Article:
Maritime experts point to oceans of options

Time for black people to achieve goals in sector — Maersk’s Msibi

Container shipping is a key component of the maritime industry and ports that are efficiently run can be a game-changer, Maersk Southern Africa’s market manager, Nduh Msibi, says
FULLY LOADED: Container shipping is a key component of the maritime industry and ports that are efficiently run can be a game-changer, Maersk Southern Africa’s market manager, Nduh Msibi, says

Opportunities abound in the maritime industry and it is time for black people to dive in, Maersk Southern Africa market manager Nduh Msibi says.

Speaking during a maritime business virtual seminar on Wednesday, Msibi said 90% of world trade involved the ocean and with globalisation continually raising consumer demand, the possibility for building jobs and revenue were substantial.

“It’s time for Africans to deal with the myth that black people are scared of the water.

“We need to dive in and add value and derive value.

“My question is how do we move from talking about the potential of the maritime industry to acting to achieve our goals in the sector?”

The seminar was hosted by the Eastern Cape Maritime Business Chamber and presentations were geared around the topic “maritime transport — the backbone of international trade”.

The  chamber’s  deputy secretary, Ndumie Mfenyana, said the seminar also fell under the October Transport Month theme of “shaping the future of transport together” as declared by transport minister Fikile Mbalula.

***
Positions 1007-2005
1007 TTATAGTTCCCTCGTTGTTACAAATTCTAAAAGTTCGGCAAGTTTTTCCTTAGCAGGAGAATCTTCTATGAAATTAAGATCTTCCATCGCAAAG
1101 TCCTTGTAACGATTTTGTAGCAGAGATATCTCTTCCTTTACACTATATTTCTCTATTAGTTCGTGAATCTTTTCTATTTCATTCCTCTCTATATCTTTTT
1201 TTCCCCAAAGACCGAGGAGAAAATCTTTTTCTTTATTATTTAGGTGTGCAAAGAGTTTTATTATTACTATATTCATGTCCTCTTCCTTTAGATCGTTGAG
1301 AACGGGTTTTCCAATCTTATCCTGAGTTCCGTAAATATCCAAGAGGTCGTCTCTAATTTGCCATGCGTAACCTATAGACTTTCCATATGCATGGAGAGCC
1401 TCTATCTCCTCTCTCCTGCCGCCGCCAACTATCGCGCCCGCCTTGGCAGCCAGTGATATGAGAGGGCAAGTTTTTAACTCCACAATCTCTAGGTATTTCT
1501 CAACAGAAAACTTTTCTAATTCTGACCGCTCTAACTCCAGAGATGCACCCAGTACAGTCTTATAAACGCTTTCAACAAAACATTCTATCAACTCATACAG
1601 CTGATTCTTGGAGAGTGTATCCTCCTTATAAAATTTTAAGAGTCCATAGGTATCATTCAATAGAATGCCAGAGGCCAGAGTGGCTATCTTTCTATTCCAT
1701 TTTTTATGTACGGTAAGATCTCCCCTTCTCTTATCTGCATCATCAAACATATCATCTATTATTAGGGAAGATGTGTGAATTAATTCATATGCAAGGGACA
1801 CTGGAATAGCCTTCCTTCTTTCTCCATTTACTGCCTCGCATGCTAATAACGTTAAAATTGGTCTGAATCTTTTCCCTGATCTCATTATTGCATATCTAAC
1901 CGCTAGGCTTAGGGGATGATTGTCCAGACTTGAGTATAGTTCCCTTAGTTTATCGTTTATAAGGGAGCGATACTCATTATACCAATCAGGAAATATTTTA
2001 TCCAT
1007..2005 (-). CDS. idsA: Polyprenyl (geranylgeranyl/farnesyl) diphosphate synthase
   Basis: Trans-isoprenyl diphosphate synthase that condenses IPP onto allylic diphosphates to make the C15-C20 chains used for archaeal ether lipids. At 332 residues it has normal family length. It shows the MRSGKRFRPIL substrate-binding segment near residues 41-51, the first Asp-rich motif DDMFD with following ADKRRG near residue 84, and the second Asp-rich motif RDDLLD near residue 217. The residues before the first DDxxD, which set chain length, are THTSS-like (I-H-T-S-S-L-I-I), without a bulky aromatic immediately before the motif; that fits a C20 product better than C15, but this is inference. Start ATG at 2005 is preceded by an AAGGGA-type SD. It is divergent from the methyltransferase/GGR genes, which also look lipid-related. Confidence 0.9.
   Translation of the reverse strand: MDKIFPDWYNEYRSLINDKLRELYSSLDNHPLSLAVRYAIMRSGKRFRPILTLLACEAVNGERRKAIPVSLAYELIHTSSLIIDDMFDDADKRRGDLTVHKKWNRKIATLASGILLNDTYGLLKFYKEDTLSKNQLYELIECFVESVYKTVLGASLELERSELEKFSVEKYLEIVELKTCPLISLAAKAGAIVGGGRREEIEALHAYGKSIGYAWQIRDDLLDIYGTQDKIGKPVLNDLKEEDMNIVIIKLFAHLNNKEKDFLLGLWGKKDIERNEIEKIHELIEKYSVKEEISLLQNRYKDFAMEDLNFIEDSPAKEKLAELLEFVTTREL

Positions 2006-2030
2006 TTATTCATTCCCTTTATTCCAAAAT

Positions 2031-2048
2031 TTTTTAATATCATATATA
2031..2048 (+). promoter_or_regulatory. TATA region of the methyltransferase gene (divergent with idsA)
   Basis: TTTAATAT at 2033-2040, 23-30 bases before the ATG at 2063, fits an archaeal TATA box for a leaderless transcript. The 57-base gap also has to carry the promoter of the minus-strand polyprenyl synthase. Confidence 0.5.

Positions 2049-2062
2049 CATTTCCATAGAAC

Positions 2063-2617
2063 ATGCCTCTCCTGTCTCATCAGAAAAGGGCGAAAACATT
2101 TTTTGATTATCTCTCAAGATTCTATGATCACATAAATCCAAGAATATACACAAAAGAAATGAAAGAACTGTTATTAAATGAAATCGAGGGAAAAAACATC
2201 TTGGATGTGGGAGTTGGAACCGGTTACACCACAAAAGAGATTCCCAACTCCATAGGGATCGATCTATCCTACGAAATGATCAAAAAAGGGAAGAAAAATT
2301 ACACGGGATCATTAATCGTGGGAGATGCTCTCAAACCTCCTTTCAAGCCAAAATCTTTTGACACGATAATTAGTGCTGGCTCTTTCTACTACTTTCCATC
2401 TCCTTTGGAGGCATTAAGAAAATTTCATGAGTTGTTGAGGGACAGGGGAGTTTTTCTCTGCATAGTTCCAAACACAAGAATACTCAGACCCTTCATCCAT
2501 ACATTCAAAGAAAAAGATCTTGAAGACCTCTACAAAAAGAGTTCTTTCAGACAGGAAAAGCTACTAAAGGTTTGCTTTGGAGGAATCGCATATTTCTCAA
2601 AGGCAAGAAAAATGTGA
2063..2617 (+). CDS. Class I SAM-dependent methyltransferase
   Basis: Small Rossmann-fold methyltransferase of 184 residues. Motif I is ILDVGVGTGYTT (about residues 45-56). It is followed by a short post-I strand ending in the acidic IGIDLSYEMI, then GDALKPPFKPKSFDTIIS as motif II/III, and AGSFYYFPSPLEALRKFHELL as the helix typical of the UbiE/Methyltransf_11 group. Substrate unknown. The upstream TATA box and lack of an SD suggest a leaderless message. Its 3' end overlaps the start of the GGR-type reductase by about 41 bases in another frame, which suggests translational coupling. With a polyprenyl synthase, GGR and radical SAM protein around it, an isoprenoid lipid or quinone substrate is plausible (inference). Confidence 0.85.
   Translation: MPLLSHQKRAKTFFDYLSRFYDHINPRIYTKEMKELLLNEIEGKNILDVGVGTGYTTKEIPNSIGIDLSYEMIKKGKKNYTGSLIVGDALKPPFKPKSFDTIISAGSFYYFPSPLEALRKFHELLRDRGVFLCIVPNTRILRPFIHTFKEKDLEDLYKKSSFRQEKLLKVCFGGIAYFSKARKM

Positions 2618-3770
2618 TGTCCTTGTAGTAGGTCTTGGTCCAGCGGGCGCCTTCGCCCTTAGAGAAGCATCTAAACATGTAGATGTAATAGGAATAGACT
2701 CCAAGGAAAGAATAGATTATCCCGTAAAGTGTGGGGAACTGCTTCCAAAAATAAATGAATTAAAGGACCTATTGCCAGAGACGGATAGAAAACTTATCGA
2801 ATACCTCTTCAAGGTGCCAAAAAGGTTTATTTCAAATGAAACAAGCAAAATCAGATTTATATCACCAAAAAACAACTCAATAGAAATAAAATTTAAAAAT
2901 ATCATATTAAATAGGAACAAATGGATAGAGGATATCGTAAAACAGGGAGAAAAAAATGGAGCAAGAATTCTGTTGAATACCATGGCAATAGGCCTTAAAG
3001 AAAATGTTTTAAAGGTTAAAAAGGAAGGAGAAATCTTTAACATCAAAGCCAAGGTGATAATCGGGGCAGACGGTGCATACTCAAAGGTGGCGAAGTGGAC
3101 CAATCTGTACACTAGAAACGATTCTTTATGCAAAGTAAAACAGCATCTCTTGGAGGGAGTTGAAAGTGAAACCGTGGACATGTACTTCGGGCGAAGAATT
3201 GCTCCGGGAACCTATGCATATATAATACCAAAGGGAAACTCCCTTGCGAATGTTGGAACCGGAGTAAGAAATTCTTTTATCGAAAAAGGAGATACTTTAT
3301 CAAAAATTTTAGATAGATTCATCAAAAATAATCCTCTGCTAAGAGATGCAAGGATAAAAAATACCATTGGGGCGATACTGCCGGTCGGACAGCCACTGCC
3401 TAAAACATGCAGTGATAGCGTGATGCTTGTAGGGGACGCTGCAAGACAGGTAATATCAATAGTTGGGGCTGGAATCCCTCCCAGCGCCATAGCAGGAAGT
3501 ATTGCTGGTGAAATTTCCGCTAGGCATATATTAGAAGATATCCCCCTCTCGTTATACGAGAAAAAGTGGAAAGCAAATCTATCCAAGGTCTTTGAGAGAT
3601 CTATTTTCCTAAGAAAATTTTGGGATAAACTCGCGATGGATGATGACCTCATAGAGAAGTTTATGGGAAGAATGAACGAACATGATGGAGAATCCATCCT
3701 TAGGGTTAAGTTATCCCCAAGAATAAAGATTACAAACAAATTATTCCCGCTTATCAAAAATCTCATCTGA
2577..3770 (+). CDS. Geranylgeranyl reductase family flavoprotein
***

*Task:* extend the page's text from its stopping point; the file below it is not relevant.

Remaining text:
Msibi, who graduated from Strathmore University in Kenya with an honours degree in supply chain management, said efficiency was an imperative if a country wanted to successfully engage in global maritime trade.

“If you don’t have an efficient port you can’t participate.”

Run efficiently, on the other hand, a port could become a game-changer for how a coastal country functioned, he said.

Related to this gauge, African ports at present featured nowhere in the top 20 ports of the world.

Durban was placed third highest at 72, behind Tanger Med, near Tangier, Morocco, and Egypt’s Port Said.

However, Durban was also one of the most expensive ports globally and ships were often delayed there.

“We need to look at port efficiency, costs and expansion. We need more trade agreements between our African governments. We need to look at regional collaboration, for instance between Durban and Maputo, and we need to address the problem of piracy in the waters off East Africa,” Msibi said.

“We need to improve the connectivity between different modes of transport, from ocean to rail to road, and look at the possibility of an Uber trucks system as more efficient than each company having to own all their own trucks.

“We need to encourage investment in maritime businesses like mariculture and bunkering and improve how our communication systems are synchronised.

“We need to look at ways to add value to each port beyond being simply places to move goods in and out the country.”

Maritime education specialist Luvuyo Nkani said the global maritime industry comprised 1.25-million seafarers crewing 40,000 vessels transporting about 9,840 million tons of goods annually, and it was typically the cheapest long-distance method of transporting cargo.

Maritime economist and development specialist Captain Bheka Zulu said industries as diverse as ship chandlering and boatbuilding held great potential.

“We need to be guided at all times by the business case.

“Chandlering is a low-hanging fruit and while a boatbuilding and repair park was launched in Durban it never took off.

“There’s an opportunity there.”


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